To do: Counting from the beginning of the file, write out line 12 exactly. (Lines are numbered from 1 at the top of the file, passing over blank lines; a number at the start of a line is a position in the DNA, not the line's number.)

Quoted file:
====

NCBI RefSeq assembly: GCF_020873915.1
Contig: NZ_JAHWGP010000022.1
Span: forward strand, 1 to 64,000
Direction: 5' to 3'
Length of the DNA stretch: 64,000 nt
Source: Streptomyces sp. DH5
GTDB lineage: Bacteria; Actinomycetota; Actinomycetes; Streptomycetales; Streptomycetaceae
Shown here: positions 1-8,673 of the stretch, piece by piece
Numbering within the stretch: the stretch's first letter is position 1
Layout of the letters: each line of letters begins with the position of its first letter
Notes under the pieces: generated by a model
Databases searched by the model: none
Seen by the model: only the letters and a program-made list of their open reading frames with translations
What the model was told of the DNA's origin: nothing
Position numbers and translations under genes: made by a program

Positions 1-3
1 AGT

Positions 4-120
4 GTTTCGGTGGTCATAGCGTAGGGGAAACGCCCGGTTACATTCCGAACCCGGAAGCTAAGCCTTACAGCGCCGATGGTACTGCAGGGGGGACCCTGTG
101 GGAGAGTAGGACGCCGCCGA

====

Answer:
Databases searched by the model: none